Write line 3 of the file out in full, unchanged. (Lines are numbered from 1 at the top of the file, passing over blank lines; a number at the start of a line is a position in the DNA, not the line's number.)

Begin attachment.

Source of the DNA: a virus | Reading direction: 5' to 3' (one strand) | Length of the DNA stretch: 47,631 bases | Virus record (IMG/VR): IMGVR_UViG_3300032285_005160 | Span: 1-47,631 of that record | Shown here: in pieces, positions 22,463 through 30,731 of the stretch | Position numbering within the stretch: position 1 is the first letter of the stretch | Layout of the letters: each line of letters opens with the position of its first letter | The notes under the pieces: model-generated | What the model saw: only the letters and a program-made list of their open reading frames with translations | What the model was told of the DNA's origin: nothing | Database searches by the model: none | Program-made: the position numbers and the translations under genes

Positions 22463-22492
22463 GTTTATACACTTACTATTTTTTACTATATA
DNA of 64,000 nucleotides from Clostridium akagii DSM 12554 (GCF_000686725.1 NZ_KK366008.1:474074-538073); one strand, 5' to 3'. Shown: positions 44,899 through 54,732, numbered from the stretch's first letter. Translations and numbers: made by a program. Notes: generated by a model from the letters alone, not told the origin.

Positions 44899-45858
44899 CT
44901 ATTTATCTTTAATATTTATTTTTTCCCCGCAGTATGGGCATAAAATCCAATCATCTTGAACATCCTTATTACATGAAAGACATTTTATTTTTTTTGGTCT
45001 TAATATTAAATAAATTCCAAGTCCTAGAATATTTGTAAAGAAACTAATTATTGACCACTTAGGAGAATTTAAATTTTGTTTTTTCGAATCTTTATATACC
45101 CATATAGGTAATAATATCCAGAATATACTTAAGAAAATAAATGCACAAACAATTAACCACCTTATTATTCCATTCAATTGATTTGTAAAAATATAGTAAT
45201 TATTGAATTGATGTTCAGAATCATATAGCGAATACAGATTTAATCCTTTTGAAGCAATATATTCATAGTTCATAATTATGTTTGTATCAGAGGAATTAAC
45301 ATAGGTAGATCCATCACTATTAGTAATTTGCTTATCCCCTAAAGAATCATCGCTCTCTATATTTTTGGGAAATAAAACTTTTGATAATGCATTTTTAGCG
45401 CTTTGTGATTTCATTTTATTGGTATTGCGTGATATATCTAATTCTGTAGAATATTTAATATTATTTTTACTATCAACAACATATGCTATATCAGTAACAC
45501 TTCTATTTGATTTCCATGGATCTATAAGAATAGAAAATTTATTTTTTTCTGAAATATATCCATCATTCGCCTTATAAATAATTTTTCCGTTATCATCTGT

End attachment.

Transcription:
22463 GTTTATACACTTACTATTTTTTACTATATA